Iron Cross: Barbarossa to Berlin - Part One

Iron Cross: Barbarossa to Berlin

Iron Cross: Barbarossa to Berlin
Part One
with Tony Bates

"Great billowing clouds of dust streamed from the back of the Panzer IVs tracks. The commander rubbed the sleeve of his black jacket across his dust-encrusted goggles in a vain attempt to see forward.

He knew that the blurry red smudge to his left was the fiery ruins of Kharkov. His regiment’s orders were to reach the Donetz River and then swing north; his company was part of a southern pincer, which had smashed through Ivan’s overextended lines, during Generalfeldmarschall von Manstein’s counteroffensive. A report filtering back from the forward Aufklärung units indicated that the Soviets were panicking as their bridgehead across the Donetz was threatened.

The Panzer Commander smiled a secret smile behind his scarf. The image of the milling masses of Soviet infantry and tanks passed in front of his mind’s eye; several Russian armies would be caught in the German pincer, their commanders and Komissars exhorting them ever forward like blind sheep while their doom closed in from the flanks.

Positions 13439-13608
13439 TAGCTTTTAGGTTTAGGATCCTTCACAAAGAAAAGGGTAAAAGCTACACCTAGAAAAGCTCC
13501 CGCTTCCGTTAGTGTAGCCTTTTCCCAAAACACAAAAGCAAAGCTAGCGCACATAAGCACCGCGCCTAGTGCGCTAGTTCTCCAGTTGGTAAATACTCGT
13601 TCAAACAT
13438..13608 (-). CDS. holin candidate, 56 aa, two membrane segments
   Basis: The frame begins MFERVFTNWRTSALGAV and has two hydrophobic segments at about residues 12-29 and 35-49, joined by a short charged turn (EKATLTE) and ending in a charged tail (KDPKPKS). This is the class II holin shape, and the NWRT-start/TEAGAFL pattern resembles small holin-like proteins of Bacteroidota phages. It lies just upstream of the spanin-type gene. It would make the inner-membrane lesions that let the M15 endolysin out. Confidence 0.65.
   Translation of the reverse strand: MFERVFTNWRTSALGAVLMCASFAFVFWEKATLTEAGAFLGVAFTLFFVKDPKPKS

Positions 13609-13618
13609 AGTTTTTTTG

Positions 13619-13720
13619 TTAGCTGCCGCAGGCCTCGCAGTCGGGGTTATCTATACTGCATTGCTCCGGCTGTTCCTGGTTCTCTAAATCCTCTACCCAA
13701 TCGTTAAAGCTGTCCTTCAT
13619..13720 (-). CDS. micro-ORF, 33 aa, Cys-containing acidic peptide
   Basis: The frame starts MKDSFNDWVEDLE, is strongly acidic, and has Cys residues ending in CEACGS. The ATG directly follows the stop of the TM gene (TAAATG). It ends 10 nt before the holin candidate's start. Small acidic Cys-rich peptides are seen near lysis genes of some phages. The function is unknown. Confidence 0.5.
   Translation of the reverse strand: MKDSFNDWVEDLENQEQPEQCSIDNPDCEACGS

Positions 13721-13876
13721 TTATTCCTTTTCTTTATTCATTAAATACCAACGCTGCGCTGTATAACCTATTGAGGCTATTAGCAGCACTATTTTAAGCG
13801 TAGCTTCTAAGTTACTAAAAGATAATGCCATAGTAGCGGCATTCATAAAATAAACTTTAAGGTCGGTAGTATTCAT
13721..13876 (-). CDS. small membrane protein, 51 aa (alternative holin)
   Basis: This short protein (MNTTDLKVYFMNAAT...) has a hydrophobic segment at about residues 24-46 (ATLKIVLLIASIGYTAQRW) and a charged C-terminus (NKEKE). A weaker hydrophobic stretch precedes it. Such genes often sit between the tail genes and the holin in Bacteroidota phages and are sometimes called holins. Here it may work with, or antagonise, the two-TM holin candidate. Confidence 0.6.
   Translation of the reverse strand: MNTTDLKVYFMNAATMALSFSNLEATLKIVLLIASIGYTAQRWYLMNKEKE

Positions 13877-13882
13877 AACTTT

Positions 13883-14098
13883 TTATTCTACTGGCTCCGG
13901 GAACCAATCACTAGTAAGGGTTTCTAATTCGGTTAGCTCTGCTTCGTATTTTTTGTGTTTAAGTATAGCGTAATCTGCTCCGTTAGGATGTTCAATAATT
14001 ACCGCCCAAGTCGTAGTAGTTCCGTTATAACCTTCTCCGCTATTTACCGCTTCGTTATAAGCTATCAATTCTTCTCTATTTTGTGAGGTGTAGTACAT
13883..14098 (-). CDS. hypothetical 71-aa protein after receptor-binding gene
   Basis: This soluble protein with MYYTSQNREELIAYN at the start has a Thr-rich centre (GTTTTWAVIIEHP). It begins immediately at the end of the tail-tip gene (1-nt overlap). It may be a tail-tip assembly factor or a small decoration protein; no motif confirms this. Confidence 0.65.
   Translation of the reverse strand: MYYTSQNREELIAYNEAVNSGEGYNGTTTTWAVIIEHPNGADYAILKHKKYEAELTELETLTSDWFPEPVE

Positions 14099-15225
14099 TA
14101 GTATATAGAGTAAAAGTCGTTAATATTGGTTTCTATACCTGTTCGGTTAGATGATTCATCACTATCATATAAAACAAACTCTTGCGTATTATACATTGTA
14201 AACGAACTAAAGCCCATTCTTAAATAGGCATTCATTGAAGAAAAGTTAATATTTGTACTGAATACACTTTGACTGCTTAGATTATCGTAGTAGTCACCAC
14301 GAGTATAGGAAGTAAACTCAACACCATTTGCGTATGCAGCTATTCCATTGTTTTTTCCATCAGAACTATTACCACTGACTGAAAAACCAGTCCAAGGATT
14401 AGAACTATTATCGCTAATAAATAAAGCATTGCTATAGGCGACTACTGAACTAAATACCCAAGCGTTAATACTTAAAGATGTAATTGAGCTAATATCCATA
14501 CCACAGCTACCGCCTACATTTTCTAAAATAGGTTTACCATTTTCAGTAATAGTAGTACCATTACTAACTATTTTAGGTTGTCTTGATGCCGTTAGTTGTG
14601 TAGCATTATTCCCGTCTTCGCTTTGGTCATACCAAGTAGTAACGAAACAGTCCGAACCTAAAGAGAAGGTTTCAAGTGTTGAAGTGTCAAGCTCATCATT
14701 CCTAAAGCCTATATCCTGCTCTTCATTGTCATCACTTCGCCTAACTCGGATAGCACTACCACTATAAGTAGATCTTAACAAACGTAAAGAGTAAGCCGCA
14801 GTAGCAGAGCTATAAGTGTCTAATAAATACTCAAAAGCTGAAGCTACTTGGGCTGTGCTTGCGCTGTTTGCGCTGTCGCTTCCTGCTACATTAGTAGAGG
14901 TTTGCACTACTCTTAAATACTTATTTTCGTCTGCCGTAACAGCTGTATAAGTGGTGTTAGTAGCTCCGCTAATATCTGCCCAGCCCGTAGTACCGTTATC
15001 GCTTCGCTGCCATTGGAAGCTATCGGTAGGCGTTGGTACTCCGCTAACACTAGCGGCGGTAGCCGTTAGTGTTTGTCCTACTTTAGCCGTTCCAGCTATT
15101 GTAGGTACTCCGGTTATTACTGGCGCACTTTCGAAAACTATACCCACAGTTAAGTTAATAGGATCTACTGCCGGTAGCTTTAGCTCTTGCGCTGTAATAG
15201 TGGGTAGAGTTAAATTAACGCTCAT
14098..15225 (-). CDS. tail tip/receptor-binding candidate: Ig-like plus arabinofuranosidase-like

His smile faded as he thought that only a few months prior he and his crew had been surrounded in a hamlet with an unpronounceable Russian name. The cold eating through all their clothing as they desperately tried to seek shelter from the never-ending storms; dreading to hear the swish-swish sound of more Siberian ski troops probing their pathetically weak defences or the whinnying of the hardy Cossack horses as the once vaunted Wehrmacht retreated yet again. He thought of his younger brother, an oberschütze with the 44. Infanteriedivision recently destroyed in Stalingrad. He remembered the last time they had met, near the small Lithuanian town of Lygumai during the heady days of Barbarossa’s rapid advance as they smashed their way through the Bolshevik masses. Iron Cross: Barbarossa to Berlin
The commander slid down into the Panzer’s turret confident in their eventual success; unaware that in little under a year he would be in command of a desperate fighting withdrawal in a valley in western Poland that his superiors believed had strategic significance and eight months after that he would be stumbling forward, bleary-eyed, arms raised, through the ruined streets of Berlin to an unknown future accompanied by laughter and jeers of Rodina zhdet vas fashistskuyu mraz!"